Food Delivery: A Joy For Diners, a Headache for Restaurants

Food Delivery
The portion sizes may ebb and flow, but restaurant margins are as thin and unforgiving today as they were in the BC era (Before COVID). What has changed — and changed a lot — is the meteoric rise of eating-in, and the array of available delivery options that make that possible. It’s a trend shift that’s showing no sign of relief on the restaurant side where businesses large and small have little choice but to divert a hefty slice of their profits to the drivers and third-party marketplaces that go the final mile, with no hint of declining demand on the consumer side. 

In fact, PYMNTS’ How We Eat Playbook, created in collaboration with Carat from Fiserv, found that consumers are now 31% more likely to buy meals to be eaten at home than they are to dine on-site, and 82% of restaurant customers plan to maintain their digital ordering habits even once the public’s jitters over the pandemic subside completely. 

Read more: Up for Grabs: Restaurants and Grocers See Path to Picking up 200M New Customers

The challenges touch small independents and major chains alike, though the pain is more severe for the little folks.

Marti Lieberman, founder and owner of Mac Mart, a beloved Philadelphia mac-and-cheese shop that began as a food truck, recalled in an interview with PYMNTS that at the start of the pandemic, the chain would take delivery pre-orders days in advance, sticking to a strict schedule to drive the meals to customers’ homes. While that wasn’t sustainable over the long haul, it did inspire the company’s Market Mac heat-and-eat line.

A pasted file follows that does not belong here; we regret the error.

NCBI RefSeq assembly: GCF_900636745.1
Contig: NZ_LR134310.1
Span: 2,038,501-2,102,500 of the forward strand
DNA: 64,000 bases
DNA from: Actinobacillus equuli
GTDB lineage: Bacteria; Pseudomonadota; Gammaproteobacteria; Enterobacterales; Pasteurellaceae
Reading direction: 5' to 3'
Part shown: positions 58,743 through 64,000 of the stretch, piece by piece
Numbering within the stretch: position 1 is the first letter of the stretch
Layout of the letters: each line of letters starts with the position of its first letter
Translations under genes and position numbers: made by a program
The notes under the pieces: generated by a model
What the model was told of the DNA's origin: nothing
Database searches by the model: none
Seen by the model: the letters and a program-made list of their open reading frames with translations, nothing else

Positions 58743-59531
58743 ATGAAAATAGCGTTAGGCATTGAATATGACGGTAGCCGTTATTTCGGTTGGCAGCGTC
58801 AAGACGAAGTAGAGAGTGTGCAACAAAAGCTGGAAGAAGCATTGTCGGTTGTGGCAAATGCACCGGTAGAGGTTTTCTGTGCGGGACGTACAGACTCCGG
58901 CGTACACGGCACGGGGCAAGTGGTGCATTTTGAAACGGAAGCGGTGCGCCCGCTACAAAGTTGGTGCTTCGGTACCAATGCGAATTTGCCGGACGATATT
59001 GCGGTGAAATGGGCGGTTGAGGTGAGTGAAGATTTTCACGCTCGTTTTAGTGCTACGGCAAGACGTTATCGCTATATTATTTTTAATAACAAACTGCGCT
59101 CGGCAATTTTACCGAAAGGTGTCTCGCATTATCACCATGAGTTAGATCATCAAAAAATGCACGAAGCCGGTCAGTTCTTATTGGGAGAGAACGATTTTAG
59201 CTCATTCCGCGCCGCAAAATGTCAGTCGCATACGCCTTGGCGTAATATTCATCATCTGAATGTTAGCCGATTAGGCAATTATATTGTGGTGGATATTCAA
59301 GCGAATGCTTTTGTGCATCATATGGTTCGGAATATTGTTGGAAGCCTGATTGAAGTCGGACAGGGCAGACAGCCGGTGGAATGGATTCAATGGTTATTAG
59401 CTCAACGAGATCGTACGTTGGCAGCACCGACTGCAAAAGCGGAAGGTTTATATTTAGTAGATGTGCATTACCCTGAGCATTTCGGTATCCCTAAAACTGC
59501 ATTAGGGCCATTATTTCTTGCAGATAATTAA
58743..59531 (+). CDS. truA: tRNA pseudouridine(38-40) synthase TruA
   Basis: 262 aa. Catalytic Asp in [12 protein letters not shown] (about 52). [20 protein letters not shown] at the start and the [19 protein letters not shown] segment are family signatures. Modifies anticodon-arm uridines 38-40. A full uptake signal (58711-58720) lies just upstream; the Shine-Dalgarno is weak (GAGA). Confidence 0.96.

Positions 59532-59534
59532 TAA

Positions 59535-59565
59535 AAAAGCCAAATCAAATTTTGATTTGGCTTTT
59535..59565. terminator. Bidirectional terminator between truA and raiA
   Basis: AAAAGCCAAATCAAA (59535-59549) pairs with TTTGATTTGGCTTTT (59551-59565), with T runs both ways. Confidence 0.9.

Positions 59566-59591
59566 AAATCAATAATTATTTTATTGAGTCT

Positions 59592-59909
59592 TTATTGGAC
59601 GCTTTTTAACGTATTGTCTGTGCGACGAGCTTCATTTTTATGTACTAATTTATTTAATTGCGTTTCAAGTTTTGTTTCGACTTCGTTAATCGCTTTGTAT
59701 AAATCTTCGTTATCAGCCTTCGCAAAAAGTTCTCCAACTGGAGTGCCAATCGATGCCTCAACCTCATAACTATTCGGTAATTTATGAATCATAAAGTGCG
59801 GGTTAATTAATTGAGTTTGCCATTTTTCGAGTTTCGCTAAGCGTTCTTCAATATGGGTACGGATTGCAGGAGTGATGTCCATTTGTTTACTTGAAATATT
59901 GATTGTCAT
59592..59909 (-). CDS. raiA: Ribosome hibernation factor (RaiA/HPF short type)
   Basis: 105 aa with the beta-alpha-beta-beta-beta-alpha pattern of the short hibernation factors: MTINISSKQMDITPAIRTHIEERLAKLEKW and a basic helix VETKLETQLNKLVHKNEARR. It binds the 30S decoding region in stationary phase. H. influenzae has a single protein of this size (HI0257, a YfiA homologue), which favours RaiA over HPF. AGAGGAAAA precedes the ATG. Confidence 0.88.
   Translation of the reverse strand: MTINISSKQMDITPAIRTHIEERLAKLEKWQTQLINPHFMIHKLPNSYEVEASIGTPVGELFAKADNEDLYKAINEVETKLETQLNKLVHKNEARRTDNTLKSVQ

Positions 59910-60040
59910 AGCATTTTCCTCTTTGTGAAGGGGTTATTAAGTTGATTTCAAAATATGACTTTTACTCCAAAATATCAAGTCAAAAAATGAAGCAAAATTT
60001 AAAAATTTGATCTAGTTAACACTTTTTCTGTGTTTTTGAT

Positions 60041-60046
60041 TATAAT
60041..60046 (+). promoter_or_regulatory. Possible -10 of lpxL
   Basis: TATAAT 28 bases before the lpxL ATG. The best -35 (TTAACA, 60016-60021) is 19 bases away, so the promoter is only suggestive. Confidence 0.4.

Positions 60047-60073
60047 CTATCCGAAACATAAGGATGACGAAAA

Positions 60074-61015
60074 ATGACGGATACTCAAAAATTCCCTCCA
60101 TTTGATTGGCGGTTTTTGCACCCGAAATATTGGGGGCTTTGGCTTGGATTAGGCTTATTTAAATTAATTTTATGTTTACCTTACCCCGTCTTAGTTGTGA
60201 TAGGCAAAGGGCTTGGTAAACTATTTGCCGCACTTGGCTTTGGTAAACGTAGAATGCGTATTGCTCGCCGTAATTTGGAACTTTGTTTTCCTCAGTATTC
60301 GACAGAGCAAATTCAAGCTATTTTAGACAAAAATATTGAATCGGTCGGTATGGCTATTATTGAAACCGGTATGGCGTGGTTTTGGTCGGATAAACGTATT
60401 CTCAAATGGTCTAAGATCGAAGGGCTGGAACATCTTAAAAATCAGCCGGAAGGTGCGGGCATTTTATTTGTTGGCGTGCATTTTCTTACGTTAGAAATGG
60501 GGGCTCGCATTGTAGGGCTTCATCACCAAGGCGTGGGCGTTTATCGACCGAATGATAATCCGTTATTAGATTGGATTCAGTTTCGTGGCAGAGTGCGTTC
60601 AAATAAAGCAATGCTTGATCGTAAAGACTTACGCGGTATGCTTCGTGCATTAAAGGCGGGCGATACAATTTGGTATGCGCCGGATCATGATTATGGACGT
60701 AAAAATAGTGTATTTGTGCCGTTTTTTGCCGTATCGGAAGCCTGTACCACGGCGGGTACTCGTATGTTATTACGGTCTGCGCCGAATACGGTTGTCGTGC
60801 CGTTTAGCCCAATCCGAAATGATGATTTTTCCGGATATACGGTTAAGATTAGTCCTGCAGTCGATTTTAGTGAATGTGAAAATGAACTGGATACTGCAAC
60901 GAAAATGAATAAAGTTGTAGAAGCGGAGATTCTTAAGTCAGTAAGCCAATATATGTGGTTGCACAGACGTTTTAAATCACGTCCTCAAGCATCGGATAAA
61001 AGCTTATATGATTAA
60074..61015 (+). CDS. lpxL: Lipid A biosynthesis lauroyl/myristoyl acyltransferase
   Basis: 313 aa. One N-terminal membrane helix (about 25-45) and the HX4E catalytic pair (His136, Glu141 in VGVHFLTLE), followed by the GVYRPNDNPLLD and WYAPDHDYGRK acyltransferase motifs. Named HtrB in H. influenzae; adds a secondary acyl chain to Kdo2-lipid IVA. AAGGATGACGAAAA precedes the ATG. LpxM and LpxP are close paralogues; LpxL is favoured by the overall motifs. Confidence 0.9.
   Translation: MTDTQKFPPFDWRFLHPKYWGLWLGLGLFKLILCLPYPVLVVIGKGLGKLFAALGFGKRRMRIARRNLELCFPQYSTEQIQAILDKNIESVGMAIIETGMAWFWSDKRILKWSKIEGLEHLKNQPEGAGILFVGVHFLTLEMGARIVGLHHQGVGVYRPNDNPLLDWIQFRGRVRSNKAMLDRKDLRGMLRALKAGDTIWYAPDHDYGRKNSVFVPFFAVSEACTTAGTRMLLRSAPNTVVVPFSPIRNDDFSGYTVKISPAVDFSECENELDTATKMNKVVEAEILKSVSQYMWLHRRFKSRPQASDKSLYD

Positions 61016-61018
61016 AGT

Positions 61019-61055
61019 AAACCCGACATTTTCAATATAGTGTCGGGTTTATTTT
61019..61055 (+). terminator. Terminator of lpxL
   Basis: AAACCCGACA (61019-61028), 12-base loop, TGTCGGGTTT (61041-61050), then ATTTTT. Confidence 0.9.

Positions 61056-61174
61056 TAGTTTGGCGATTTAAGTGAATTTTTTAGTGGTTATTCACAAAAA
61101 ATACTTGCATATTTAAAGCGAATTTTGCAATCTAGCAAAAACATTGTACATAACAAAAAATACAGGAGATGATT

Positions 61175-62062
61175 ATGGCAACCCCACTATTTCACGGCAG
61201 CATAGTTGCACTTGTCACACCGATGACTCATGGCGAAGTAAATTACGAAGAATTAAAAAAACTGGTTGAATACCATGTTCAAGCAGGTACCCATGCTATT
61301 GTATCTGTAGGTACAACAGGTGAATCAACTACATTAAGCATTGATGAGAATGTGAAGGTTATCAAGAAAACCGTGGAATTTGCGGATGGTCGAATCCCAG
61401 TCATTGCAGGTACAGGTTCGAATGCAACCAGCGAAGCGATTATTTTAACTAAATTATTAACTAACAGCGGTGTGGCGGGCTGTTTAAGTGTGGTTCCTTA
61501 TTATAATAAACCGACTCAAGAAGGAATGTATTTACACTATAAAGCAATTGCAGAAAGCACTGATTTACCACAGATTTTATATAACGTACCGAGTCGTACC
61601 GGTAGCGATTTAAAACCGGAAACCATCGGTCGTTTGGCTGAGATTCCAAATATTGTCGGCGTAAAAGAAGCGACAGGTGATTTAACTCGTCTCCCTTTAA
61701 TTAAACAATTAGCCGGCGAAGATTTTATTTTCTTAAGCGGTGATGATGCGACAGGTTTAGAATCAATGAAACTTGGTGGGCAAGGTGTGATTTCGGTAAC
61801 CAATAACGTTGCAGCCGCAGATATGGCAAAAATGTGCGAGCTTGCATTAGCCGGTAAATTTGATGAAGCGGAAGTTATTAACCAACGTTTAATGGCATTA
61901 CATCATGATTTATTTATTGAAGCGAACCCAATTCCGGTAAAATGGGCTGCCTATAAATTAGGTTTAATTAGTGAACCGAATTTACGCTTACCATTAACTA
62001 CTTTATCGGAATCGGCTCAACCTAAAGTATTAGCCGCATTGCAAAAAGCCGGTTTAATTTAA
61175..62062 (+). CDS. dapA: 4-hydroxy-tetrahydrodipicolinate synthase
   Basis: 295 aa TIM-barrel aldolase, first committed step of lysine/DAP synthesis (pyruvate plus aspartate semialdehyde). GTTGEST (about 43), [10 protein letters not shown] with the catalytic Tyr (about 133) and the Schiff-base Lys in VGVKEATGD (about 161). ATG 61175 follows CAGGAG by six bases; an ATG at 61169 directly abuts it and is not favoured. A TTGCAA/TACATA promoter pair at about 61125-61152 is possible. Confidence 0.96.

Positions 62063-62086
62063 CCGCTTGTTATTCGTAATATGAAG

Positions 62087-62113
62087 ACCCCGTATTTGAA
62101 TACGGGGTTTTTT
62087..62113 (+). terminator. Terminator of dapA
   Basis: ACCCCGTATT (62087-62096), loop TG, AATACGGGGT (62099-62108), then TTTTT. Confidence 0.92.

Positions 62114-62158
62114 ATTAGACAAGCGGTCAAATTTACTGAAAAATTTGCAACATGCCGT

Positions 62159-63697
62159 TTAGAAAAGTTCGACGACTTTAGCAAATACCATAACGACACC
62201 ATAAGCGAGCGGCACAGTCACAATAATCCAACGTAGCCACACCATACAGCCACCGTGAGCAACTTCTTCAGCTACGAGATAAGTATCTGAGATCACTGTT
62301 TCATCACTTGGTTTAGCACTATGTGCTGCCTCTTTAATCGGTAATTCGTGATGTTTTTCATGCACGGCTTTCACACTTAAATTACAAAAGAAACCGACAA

“We don’t do suburb delivery anymore, simply because most people aren’t sitting at home, which is weird because we don’t have our lunch rush back yet,” Lieberman said. “We’re still on GoPuff. We’re still in the markets. We do still offer a lot of hot delivery with Uber Eats, Caviar, DoorDash, all of them, and I’d say that’s probably about 30% of our business.”  

Thank You for Your Order

To keep consumers coming back to the store’s direct ordering channels, the company leverages its social media presence and devoted following. Ultimately, the heat-and-eat business has gone a long way toward helping the restaurant meet consumers’ food-at-home needs without bearing the cost of third-party hot food delivery. Lieberman noted that about 20% of sales are now catering or Market Mac orders. 

It’s not unusual for aggregators to levy commissions as high as 30% for their services, including digital order-taking capabilities, delivery labor, and providing a marketplace where new customers can find restaurants. But even with these steep fees, most aggregators continue to operate at a loss. Uber Eats only this week (Nov. 11) announced its first-ever profitable quarter for delivery, and DoorDash is continuing to rack up losses. Meanwhile, restaurants are straining to afford their services, and consumers are growing increasingly frustrated with the high costs of the channel.